One goal of drinking water treatment is to minimize iron uptake from distribution systems in which old, corroded iron and steel pipes are used. This research evaluated the effects of changes in pH and alkalinity and the use of orthophosphates to minimize iron release. A pilot pipe-loop system was constructed using 100-year-old unlined cast-iron pipes. The composition and structure of the corrosion scales were characterized, and iron release was investigated for various water quality conditions. Results showed that iron release could be reduced over time by maintaining a stable water quality. When the pH of water was raised to 9.5, iron release during an 8-h stagnation period decreased from <1.5 mg/L to >0.3 mg/L within 6-8 months. Comparable results were obtained when an orthophosphate concentration of 3.0 mg/L as PO 4 was maintained in the influent to the pipes. Iron release was found to be sensitive and complementary to changes in the alkalinity of water.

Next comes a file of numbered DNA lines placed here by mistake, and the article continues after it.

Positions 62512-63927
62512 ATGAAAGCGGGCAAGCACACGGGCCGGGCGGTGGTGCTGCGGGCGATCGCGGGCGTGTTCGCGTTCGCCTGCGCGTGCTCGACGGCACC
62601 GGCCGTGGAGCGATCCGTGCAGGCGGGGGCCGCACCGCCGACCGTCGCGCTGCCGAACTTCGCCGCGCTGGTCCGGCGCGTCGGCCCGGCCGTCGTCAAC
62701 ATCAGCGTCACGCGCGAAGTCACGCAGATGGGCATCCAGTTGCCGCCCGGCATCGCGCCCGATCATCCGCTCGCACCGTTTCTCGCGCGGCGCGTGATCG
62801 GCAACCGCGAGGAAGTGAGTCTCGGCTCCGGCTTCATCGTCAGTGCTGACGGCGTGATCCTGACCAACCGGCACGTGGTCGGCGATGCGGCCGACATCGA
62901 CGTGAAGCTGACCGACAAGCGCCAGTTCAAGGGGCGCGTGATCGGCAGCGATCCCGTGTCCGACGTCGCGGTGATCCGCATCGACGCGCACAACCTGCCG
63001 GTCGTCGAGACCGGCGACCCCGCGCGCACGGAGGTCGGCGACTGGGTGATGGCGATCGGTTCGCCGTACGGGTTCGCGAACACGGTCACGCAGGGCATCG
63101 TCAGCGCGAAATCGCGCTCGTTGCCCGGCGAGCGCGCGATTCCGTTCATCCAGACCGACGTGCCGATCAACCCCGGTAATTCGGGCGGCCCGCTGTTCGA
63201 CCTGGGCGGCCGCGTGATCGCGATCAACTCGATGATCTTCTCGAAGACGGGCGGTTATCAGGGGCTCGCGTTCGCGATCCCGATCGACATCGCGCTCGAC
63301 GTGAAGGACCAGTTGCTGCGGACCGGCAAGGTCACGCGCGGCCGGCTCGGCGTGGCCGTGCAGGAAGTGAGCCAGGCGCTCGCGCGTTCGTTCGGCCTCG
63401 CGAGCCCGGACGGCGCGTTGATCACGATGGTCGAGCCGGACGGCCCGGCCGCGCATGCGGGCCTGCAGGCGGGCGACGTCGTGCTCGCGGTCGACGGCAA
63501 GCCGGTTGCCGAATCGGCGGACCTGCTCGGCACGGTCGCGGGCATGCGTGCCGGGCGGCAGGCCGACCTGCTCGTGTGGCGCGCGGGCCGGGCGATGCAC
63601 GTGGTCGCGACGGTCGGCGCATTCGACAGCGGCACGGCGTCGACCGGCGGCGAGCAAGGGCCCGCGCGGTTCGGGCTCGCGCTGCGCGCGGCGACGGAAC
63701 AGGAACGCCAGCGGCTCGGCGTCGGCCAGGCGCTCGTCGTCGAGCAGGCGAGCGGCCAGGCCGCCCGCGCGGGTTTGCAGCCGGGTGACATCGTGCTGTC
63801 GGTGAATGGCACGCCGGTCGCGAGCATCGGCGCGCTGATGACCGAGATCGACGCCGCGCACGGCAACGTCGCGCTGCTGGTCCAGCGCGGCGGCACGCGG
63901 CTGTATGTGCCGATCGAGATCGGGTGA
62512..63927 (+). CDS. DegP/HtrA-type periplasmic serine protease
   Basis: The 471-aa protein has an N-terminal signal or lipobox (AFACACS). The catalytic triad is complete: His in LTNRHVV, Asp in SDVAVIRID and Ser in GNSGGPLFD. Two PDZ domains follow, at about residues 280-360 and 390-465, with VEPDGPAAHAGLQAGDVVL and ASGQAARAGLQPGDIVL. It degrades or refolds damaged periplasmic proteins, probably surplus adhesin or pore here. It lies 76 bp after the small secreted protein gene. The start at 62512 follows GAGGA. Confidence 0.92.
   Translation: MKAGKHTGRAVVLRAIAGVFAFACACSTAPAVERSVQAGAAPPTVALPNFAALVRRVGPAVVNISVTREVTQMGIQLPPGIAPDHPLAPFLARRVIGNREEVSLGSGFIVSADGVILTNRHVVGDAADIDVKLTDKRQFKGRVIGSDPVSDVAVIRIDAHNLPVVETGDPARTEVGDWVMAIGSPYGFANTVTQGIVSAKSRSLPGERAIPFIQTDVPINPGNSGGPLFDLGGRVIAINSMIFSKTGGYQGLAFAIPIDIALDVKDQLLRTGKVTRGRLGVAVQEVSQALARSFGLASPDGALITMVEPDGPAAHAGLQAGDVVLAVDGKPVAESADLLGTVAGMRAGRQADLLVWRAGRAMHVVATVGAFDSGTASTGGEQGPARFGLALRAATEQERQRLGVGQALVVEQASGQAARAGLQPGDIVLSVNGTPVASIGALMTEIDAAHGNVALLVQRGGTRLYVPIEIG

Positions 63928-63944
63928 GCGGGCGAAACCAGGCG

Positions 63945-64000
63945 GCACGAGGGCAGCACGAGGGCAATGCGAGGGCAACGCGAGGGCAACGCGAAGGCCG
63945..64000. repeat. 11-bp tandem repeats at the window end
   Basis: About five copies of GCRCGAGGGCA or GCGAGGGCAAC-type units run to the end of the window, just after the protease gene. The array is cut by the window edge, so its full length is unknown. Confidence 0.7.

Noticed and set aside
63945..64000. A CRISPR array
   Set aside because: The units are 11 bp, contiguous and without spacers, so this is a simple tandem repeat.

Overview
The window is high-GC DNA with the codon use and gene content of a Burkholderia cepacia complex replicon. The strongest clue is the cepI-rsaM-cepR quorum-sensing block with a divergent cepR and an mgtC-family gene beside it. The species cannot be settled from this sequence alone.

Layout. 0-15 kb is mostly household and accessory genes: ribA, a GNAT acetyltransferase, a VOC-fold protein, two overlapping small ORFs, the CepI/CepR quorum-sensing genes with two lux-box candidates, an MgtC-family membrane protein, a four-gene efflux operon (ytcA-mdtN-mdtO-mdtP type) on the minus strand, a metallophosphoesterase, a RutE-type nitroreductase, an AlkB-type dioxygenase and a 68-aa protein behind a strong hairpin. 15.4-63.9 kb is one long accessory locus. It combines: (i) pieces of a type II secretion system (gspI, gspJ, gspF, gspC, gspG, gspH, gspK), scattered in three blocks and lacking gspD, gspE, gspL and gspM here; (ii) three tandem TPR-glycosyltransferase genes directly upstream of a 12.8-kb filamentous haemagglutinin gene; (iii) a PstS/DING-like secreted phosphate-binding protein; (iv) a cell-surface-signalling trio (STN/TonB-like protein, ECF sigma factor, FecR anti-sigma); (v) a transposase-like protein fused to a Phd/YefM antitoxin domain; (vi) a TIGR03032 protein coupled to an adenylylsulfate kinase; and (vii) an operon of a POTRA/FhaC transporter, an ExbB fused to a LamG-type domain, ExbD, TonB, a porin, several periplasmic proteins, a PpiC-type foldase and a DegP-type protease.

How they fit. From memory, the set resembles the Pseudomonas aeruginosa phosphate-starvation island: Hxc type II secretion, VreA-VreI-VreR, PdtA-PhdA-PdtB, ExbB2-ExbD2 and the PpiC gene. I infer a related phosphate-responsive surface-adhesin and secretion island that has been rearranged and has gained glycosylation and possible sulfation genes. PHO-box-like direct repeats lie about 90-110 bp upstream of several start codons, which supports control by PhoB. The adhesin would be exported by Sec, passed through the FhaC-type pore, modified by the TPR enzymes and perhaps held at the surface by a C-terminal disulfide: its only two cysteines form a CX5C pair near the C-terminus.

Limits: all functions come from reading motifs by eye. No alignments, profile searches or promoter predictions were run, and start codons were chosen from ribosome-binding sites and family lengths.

|Original language||English (US)|
|Number of pages||12|
|Journal||Journal / American Water Works Association|
|State||Published - Nov 1 2003|
ASJC Scopus subject areas
- Water Science and Technology